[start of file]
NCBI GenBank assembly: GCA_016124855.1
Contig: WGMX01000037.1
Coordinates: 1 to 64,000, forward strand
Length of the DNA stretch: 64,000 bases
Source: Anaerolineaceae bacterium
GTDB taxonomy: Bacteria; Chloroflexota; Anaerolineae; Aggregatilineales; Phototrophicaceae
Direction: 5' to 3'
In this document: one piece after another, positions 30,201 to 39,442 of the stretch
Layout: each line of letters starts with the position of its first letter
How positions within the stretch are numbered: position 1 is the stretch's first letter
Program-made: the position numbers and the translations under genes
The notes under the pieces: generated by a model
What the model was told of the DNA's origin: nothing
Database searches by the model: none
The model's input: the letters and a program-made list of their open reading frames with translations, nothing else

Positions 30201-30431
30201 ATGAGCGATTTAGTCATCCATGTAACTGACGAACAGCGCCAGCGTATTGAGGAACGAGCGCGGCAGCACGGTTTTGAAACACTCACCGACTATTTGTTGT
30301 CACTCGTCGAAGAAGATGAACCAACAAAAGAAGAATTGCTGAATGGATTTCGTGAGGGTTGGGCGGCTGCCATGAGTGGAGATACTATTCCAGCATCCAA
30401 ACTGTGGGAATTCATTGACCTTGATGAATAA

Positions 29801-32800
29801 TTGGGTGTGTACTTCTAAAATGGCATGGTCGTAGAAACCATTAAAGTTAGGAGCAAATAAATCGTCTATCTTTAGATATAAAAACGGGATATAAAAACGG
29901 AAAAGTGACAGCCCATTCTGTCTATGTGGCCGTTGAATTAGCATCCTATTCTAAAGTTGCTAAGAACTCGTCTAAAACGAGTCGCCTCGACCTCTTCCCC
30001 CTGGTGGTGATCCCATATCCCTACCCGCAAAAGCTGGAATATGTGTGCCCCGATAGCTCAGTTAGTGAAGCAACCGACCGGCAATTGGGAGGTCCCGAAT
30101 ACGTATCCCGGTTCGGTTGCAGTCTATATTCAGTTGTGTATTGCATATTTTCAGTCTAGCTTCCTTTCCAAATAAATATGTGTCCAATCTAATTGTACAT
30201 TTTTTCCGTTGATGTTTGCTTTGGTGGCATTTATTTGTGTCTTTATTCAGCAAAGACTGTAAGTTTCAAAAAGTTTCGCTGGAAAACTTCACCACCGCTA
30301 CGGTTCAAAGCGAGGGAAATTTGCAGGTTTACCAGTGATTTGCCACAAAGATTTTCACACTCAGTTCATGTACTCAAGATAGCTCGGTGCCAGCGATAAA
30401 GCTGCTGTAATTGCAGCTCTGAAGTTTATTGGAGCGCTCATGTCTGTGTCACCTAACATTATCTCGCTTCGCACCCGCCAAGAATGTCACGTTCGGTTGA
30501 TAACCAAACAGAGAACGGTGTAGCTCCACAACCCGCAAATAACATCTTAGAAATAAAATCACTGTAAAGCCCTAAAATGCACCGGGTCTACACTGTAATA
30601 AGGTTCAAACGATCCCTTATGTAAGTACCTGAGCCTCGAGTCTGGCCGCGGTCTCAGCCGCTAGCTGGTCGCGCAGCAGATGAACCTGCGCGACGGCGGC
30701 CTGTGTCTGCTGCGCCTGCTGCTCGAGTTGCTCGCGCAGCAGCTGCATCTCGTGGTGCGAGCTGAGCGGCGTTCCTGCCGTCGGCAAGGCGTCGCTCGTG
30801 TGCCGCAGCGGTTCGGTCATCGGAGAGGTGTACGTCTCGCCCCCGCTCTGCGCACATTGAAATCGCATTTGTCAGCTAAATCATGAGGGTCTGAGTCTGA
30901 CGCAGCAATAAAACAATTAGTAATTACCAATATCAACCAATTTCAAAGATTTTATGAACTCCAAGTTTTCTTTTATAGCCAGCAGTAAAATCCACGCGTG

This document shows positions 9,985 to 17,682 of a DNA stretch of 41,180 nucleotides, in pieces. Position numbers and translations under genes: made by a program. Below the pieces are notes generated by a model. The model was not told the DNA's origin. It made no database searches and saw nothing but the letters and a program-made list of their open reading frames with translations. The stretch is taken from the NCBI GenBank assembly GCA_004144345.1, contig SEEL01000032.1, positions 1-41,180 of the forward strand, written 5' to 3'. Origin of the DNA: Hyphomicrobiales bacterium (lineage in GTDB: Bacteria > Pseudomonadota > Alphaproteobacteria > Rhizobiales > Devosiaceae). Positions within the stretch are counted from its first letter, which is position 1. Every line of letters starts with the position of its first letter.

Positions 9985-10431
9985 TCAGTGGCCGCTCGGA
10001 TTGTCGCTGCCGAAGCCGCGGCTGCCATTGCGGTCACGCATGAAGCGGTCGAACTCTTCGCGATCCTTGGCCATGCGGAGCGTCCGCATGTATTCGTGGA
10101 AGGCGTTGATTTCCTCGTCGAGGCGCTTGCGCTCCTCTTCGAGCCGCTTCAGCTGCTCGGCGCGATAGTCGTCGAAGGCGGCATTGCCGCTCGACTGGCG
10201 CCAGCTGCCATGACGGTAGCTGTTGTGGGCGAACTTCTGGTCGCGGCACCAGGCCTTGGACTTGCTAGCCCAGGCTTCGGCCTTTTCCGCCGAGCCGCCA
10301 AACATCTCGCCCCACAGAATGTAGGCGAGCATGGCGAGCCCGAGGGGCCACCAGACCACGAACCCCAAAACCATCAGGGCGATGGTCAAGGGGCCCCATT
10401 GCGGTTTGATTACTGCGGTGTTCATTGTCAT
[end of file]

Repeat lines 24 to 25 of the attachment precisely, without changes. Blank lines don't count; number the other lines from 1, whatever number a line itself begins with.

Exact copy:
30101 ACGTATCCCGGTTCGGTTGCAGTCTATATTCAGTTGTGTATTGCATATTTTCAGTCTAGCTTCCTTTCCAAATAAATATGTGTCCAATCTAATTGTACAT
30201 TTTTTCCGTTGATGTTTGCTTTGGTGGCATTTATTTGTGTCTTTATTCAGCAAAGACTGTAAGTTTCAAAAAGTTTCGCTGGAAAACTTCACCACCGCTA